The Wooden Tarot by A. L. Swartz of Skullgarden on Etsy is an animal lover’s dream tarot deck. I love the paintings on wood and found it pleasantly synchronistic that Swartz draws heavily from the concept of memento mori, as do I in certain aspects of my own practice. Swartz’s artwork seeks to express the esoteric dimension of flora and fauna, merging realism and surrealism, and you see that in the illustrations on The Wooden Tarot.
The deck is based on the RWS tradition and while the deck does not come with a companion guide or LWB of any sort, Swartz does note to interpret The Wooden Tarot with any RWS-based tarot book. However, I found that I craved a book keyed specifically to the imagery of this deck, because it really is quite special and distinct from the traditional RWS symbols.
The card backs are painted in the same media as the card images, depicting a symmetrical eye and symmetrical crescent moons.
As for the box packaging, one small detail here that I absolutely love and wish all publishers would do:
I’m not sure whether it is discernible in the above photograph, but there is a crease scored across the back of the box, which allows the top flap to open easily, and widely, so that you can slip the deck in and out of the box with no trouble at all. It’s absolutely brilliant.
The Majors follow the numbering and order of the Rider-Waite-Smith (RWS) Majors. You’ll see the Majors here subdivided into the three septenaries, with the above photo including The Fool, which I love. A little mouse is treading on the body of a snake and whether the mouse is aware or not, we’re not sure, but we certainly see the fellow walking straight for the serpent’s mouth! There’s an added streak of danger in the Wooden Tarot‘s Fool that makes this fool’s prospects a whole lot riskier, I think, than the traditional RWS Fool’s prospects!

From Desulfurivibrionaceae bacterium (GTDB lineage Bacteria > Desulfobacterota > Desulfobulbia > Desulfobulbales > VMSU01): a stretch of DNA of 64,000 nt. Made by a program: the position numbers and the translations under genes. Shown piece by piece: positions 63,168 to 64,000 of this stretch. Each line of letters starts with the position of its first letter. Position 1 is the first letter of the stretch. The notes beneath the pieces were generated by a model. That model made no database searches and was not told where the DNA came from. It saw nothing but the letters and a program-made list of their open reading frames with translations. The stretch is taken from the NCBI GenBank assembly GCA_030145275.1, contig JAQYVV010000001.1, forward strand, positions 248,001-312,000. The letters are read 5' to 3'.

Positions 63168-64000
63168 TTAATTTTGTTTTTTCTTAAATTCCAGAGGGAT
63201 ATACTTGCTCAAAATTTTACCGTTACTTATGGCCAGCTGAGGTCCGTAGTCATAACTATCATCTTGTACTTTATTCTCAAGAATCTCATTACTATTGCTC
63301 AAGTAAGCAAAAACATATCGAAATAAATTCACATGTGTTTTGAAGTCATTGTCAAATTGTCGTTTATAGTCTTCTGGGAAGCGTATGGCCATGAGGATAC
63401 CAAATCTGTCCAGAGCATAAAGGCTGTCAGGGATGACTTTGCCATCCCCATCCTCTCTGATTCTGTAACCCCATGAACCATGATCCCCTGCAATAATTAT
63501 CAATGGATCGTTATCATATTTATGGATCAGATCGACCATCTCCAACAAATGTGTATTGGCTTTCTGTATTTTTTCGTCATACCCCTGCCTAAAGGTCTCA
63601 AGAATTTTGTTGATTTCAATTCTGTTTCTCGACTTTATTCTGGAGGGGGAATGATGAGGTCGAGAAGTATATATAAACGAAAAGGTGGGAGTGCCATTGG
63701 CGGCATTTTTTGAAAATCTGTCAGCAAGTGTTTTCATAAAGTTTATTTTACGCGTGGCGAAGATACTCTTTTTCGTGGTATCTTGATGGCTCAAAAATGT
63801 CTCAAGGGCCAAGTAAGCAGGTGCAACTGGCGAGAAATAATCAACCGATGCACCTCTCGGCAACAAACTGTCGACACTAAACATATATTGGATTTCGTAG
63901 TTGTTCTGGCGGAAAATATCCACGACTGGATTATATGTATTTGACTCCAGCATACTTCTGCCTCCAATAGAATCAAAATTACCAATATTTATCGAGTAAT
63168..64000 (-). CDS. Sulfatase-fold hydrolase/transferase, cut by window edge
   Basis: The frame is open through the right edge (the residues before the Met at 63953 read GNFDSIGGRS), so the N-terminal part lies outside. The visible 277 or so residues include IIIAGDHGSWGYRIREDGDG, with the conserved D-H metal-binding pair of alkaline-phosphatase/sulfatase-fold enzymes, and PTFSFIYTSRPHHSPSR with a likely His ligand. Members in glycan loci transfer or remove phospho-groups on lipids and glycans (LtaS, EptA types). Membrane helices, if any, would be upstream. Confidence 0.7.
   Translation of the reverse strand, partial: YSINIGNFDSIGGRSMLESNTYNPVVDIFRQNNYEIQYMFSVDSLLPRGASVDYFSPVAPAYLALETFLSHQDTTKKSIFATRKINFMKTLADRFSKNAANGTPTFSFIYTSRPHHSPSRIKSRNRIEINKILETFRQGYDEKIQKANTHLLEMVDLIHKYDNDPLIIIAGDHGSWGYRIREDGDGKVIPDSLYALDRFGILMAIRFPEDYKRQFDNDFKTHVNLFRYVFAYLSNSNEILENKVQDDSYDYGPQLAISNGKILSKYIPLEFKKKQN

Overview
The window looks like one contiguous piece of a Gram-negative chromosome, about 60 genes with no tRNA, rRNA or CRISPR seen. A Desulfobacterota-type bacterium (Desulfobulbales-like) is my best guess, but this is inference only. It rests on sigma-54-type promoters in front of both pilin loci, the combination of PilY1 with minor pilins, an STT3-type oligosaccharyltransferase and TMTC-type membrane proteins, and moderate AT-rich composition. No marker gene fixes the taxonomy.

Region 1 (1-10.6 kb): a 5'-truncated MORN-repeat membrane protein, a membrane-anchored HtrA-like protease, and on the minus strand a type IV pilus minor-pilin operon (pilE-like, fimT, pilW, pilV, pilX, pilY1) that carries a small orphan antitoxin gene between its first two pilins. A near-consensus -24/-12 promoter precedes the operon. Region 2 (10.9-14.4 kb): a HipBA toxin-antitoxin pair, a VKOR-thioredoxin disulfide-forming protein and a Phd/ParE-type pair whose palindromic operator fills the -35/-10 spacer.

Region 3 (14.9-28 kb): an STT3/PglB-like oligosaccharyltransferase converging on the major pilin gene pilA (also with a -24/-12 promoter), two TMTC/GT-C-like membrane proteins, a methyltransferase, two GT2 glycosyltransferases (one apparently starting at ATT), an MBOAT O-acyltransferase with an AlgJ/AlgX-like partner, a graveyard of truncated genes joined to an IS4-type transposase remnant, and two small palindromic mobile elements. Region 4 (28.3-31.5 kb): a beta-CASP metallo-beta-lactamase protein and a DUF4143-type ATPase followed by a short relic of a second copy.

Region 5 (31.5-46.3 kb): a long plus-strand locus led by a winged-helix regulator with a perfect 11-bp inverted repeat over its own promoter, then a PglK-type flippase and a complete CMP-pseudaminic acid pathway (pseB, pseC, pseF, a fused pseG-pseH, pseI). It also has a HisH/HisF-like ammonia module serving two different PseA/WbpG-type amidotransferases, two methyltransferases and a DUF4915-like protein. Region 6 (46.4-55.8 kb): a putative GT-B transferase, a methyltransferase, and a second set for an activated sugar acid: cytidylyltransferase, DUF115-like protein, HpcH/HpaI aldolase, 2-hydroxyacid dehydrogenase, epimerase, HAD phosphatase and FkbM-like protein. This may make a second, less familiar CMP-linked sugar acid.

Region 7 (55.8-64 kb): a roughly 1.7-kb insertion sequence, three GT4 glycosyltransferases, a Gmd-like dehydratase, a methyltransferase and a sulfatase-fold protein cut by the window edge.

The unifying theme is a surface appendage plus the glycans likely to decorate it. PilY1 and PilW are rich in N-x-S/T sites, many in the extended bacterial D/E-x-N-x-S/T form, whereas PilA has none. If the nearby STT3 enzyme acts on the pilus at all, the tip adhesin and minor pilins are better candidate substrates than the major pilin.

The deck is steeped in animal symbolism and I very much want to sit down with Swartz and pick the artist’s brain on the choice of animal correspondences for each card. I appreciate the continuity of the elephant imagery in The Empress and The Emperor. The snail for the Chariot is so, so cute! I also love the incredible blend of realism and surrealism that really is the signature of Swartz’s artistic style.
I believe the paintings here are rendered in mixed media on wooden canvases, and I love the different hues in background of each card because of that wooden canvas. I find the Strength card more mystical and magical than most Strength cards, traditional or contemporary. Justice is perfectly depicted, and I giggled at the bat for The Hanged Man. Also, what a beautiful Death card we have here. Wisdom comes after we’ve endured the most painful of physical transformations. The sea otter for Temperance is also adorbs.
Love the glyph for sulfur (fire and brimstone, anyone?) on The Devil card. Some folks, though, also [albeit mistakenly perhaps] associate that glyph with Satan. That Devil card is really potent. The Tower card is interesting to me, because every which way I interpret the Tower card, it includes ego and the ambitions of ego attempting to supersede nature and the Divine, and then having nature/the Divine strike that ego down. Here, The Tower card is a tree, which I always associate with nature and the Divine. I’m having some interpretive disconnect with this deck’s Tower card, but I’m splitting hairs now. It’s truly a magnificent deck.
I love The Star card, am not entirely sure about The Moon but love the artwork anyway, can’t take my eyes off The Sun card even if it disturbs me just in the slightest, and the Judgement card, too, provides an interesting depiction. The World card, though, is perfection.